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Jackpot

How the Super-Rich Really Live—and How Their Wealth Harms Us All

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A senior editor at Mother Jones dives into the lives of the extremely rich, showing the fascinating, otherworldly realm they inhabit—and the insidious ways this realm harms us all.

Have you ever fantasized about being ridiculously wealthy? Probably. Striking it rich is among the most resilient of American fantasies, surviving war and peace, expansions and recessions, economic meltdowns and global pandemics. We dream of the jackpot, the big exit, the life-altering payday, in whatever form that takes. (Americans spent $81 billion on lottery tickets in 2019, more than the GDPs of most nations.) We would escape “essential” day jobs and cramped living spaces, bury our debts, buy that sweet spread, and bail out struggling friends and relations. But rarely do we follow the fantasy to its conclusion—to ponder the social, psychological, and societal downsides of great affluence and the fact that so few possess it.

What is it actually like to be blessed with riches in an era of plagues, political rancor, and near-Dickensian economic differences? How mind-boggling are the opportunities and access, how problematic the downsides? Does the experience differ depending on whether the money is earned or unearned, where it comes from, and whether you are male or female, white or black? Finally, how does our collective lust for affluence, and our stubborn belief in social mobility, explain how we got to the point where forty percent of Americans have literally no wealth at all?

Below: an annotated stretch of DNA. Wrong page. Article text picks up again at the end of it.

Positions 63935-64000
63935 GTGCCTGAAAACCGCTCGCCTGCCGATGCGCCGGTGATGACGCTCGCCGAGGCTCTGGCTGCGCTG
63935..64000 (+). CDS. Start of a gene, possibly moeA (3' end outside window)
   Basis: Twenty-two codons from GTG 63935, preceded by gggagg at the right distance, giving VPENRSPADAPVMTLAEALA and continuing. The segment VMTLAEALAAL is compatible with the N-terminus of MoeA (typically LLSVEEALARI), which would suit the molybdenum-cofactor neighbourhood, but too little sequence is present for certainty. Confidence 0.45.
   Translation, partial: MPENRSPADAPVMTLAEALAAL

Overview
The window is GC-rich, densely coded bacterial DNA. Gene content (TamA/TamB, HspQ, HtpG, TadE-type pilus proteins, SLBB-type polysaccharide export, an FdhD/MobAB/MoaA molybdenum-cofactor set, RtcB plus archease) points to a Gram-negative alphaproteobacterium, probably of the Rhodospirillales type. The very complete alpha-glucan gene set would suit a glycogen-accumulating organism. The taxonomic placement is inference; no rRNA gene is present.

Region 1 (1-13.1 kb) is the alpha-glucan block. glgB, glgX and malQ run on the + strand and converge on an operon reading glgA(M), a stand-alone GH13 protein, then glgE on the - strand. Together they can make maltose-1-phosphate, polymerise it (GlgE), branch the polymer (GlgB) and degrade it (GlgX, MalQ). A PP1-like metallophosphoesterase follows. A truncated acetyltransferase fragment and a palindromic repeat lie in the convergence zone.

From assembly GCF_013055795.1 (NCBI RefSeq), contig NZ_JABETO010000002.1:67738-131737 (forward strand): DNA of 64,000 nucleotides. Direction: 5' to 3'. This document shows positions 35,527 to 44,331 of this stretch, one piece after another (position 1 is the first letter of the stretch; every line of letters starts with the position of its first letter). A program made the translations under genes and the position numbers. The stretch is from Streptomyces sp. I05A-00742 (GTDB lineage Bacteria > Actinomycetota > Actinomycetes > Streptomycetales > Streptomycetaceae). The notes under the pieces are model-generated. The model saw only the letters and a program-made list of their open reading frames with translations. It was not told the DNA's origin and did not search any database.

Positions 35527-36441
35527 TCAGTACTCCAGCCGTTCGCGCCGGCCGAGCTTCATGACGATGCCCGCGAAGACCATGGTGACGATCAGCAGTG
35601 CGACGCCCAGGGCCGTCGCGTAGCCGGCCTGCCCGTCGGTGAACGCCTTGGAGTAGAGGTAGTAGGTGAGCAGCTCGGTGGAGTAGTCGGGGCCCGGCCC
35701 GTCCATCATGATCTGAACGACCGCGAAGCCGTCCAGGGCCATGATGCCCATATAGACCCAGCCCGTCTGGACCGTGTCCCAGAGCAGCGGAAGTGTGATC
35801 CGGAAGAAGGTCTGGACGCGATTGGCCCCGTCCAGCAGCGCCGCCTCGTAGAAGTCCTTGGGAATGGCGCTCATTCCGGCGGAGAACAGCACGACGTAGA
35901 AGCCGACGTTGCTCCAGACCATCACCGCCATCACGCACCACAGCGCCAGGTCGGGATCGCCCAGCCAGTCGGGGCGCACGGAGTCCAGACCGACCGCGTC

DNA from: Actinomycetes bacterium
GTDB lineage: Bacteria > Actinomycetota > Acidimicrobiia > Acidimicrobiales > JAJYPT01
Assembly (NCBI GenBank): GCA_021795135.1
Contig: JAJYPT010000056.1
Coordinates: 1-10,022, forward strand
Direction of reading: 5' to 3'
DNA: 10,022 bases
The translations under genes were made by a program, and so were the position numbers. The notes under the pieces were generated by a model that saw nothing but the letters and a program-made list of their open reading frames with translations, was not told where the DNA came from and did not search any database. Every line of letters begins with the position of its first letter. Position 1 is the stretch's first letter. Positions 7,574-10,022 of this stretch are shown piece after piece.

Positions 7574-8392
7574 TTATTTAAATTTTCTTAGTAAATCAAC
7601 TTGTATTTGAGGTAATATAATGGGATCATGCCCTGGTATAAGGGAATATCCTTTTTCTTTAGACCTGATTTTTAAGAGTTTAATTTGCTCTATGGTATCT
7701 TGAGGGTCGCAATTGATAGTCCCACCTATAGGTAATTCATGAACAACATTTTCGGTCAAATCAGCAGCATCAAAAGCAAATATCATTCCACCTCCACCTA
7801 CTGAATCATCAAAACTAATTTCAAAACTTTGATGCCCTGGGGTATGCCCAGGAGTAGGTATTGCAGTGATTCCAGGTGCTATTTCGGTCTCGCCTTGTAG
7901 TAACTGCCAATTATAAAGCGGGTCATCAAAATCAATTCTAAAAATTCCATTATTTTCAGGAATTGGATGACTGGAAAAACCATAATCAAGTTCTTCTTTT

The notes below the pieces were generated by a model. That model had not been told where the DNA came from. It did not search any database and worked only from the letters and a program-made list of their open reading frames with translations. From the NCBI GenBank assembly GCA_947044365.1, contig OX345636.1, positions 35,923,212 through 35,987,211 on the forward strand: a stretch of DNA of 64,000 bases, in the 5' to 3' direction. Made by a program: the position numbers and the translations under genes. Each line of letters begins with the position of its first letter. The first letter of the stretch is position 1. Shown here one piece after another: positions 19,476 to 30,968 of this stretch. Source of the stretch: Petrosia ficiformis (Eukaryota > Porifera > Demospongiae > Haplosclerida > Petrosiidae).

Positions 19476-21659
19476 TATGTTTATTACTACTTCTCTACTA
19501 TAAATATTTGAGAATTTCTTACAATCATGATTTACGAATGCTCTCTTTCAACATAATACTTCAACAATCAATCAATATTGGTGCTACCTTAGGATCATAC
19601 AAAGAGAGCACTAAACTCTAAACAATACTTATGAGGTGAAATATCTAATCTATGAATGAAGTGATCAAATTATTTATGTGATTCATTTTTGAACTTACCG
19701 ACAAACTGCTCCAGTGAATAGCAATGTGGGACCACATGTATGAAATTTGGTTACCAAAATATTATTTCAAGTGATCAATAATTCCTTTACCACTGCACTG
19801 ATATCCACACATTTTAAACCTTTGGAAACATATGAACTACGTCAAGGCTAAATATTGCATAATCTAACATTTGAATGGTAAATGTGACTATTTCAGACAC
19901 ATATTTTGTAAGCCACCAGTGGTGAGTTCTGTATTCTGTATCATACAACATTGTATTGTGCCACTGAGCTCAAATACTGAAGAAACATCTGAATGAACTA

These are all questions that Jackpot sets out to explore. The result of deep reporting and dozens of interviews with fortunate citizens—company founders and executives, superstar coders, investors, inheritors, lottery winners, lobbyists, lawmakers, academics, sports agents, wealth and philanthropy professionals, concierges, luxury realtors, Bentley dealers, and even a woman who trains billionaires’ nannies in physical combat, Jackpot is a compassionate, character-rich, perversely humorous, and ultimately troubling journey into the American wealth fantasy and where it has taken us.

Jen Werner

Michael Mechanic is a senior editor at Mother Jones magazine. He lives in Oakland, California, with his wife, two teenagers, and various animals. Jackpot is his first book.

  • Publisher: Simon & Schuster (April 13, 2021)
  • Length: 400 pages
  • ISBN13: 9781982127237

Jackpot skillfully explores the impact of great wealth on people's lives and society; an economic system driven by selfish values; and the urgent need for a more fair, equal, and sustainable capitalism that works for the greater good of everyone and the planet." —Marc Benioff, chair and CEO, Salesforce  

“A nimble exploration of a society obsessed with crowning winners and punishing losers. Jackpot makes me angry but also hits the spot.” —Gary Shteyngart, author, Lake Success

“Mike Mechanic’s Jackpot is a rich, well-reported, compellingly told story that is not only a good read but an unsettling reminder of the absurd advantages that accrue to Americans who have won the proverbial lottery.” —Gary Rivlin, author, Broke USA